I got an email from a friend of mine who’s a movie editor here in L.A., who suggested that we get together and take a trip over to the UCLA Visualization Portal. The UCLA campus is in Westwood and I’ve passed it a number of times, but I haven’t been out of the car to walk around on the grounds.
So one balmy day in July (2006) I wandered my way over to the Math Science Building, using a map to make sure I didn’t get lost, and found myself at the Visualization Portal which is shared by various departments on campus. The Portal is a room using three DLP AV projectors, projecting onto what must be a 20-foot wide cylindrically curved screen I figure has about a 150 degrees arc. It’s kind of like Cinerama. Fred Waller designed Cinerama to use three cameras and three projectors for forming a triptych, and this is an electronic version of that process. Edge blending is used to make the pictures fuse together neatly where they join. I saw a number of different computer generated images, including images of the city of L.A., and then it was time to see in stereo.
The selection device they are using is the one that I invented many years ago–CrystalEyes®. They had the mauve CrystalEyes, and the black CrystalEyes. I chose the black. I looked at some interesting images, including some complicated molecules or maybe they were viruses. It was fun feeling like I was surrounded by atoms. There are probably a few hundred portals of this kind in the world and they tend to be costly to set up. In the past, they were even more expensive than they are today. Once they needed something like a Silicon Graphics Onyx to drive them. Today you can run them with PCs, or a cluster of PCs.
The DLP projection engine is ideal for field-sequential stereo and it’s also used for our theatrical system. It can run fast (change fields fast enough), and in the context of an engineering or scientific visualization setting for reviewing designs and the like, its performance in stereo is impressive. It’s a deluxe way to see the world without getting your feet muddy or your hands dirty. It’s better than the prior CRT based projectors because it has zilch cross-talk when combined with CrystalEyes for viewing.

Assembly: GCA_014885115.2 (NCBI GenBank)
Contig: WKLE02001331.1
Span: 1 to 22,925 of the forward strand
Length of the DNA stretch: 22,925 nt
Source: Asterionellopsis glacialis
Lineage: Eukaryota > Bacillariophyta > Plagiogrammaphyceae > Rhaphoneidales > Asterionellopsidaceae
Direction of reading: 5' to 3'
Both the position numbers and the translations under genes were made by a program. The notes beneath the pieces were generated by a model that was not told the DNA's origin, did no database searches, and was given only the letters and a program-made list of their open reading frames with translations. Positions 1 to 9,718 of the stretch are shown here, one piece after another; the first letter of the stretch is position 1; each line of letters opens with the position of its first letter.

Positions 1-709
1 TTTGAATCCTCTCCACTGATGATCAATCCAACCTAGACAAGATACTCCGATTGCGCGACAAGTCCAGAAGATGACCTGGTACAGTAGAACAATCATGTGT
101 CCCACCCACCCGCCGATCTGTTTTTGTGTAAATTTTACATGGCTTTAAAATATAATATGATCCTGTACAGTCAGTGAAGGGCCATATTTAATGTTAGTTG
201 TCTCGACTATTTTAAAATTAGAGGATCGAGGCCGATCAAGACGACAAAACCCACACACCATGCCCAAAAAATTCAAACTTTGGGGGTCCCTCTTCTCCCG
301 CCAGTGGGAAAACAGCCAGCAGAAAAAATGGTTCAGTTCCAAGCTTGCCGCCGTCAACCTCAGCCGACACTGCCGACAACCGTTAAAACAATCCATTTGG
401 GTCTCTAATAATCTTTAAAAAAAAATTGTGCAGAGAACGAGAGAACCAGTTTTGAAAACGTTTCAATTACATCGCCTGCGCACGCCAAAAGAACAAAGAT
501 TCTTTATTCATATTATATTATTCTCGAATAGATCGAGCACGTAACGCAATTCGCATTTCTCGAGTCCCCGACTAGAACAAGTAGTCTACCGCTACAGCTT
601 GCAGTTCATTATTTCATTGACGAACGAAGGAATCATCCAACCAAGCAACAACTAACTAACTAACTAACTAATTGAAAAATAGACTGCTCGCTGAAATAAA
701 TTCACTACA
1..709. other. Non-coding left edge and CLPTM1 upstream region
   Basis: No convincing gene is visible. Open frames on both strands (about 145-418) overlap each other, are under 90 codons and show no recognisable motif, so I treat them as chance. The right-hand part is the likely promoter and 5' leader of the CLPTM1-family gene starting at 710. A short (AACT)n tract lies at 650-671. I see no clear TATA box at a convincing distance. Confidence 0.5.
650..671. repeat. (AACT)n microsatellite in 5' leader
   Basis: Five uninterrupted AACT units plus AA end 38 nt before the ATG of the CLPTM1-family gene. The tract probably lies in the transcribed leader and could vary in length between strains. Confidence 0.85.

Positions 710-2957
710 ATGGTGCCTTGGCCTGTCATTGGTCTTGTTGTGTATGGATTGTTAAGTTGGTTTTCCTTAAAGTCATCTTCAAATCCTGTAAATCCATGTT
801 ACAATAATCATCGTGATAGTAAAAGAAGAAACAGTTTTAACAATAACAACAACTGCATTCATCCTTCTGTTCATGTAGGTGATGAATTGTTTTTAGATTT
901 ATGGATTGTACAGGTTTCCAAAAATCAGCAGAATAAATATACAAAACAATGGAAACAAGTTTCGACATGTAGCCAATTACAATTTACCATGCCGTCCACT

There’s an irony here, because a decade or so ago there must have been thousands of column inches in the popular press about virtual reality. And in all of those, what was touted and featured, were people wearing head-mounted displays (HMSs). At that time there were probably more than 40 models and almost as many companies making HMDs. There are only a handful of companies left making these wear ‘em on your head electronic stereoscopes and some of which are rather good. But virtual reality, to most users, involves, I believe, projection and CrystalEyes. Most of the VR installations of the world–CAVEs, reality centers and portals use one or more projectors with people looking at the images using CrystalEyes.
Lots of people have cooked up custom applications and have come up with different ways to make stereoscopic images work. When you’re projecting on a large curved screen, like the one at UCLA, CrystalEyes is a good way to make this work because using the polarized light method for image selection simply doesn’t cut it. On a deeply curved screen, you get depolarization due to Brewster’s Angle effects so it’s hard to use the polarized light method.
As an aficionado I’ve greatly enjoyed these seeing awe inspiring stereoscopic images in state-of-the-art complex installations some of which have been put together by StereoGraphics partners like FakeSpace or Nissho Electronics. I saw my first DLP CAVE at Nissho in Tokyo using CrystalEyes eyewear that were fifteen years old — a blending of the old and the new. As a businessman trying to make a profit, I’ve faced yet another irony, and that is that I created the enabling technology for multi-million dollar installations with a resultant sale for StereoGraphics of only a few thousand dollars. My enabling technology is a mere computer peripheral.